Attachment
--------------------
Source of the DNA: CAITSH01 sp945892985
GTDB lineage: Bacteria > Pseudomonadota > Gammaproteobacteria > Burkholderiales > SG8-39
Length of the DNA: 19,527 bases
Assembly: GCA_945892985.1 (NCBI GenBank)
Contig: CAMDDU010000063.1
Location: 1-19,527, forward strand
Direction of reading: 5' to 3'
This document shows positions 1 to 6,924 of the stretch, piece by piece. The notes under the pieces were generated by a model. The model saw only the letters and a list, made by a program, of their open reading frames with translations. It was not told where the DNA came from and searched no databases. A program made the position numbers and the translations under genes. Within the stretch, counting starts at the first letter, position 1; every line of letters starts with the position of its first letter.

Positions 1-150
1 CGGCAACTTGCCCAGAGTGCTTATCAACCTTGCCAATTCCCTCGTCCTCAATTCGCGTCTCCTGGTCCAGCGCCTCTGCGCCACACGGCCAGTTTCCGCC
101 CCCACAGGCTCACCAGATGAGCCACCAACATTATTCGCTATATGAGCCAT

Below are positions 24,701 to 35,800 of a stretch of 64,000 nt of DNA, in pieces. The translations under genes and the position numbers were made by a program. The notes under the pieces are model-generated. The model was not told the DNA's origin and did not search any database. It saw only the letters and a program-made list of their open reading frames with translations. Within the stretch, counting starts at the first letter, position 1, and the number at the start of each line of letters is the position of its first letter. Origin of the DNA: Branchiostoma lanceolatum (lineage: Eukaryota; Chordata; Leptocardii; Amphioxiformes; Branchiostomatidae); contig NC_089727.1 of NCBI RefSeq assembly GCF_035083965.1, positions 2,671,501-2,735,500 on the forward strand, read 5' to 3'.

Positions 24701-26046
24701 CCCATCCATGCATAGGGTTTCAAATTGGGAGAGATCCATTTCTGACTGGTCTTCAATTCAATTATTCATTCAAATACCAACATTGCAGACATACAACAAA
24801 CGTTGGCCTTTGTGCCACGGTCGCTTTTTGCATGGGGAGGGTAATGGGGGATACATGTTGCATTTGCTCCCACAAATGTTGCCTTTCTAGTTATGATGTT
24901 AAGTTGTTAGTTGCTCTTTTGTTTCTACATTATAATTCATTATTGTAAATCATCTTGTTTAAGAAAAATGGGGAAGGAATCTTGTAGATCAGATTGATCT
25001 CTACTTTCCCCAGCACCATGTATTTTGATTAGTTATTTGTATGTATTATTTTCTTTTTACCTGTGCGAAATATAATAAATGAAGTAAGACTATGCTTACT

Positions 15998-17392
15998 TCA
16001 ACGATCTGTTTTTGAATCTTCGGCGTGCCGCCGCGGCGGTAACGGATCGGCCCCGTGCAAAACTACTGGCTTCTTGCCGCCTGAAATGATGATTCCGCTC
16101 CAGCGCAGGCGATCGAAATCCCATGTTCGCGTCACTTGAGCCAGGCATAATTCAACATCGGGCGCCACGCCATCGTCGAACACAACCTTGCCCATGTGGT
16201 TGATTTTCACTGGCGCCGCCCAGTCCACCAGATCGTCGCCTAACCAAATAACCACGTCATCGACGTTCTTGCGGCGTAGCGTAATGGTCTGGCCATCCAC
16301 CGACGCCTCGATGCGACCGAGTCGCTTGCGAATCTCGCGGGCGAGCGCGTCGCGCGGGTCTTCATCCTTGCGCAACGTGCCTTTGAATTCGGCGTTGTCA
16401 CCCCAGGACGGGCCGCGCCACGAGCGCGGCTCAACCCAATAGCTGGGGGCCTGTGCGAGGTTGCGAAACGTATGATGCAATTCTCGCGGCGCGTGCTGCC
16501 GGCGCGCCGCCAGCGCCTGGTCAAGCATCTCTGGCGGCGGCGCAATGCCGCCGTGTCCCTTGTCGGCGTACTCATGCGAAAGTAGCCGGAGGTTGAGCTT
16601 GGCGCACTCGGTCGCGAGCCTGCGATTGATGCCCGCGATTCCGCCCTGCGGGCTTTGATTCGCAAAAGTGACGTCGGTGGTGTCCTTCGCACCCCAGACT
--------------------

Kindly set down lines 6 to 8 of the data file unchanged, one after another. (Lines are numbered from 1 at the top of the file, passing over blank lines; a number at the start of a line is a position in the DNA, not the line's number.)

Location: 1-19,527, forward strand
Direction of reading: 5' to 3'
This document shows positions 1 to 6,924 of the stretch, piece by piece. The notes under the pieces were generated by a model. The model saw only the letters and a list, made by a program, of their open reading frames with translations. It was not told where the DNA came from and searched no databases. A program made the position numbers and the translations under genes. Within the stretch, counting starts at the first letter, position 1; every line of letters starts with the position of its first letter.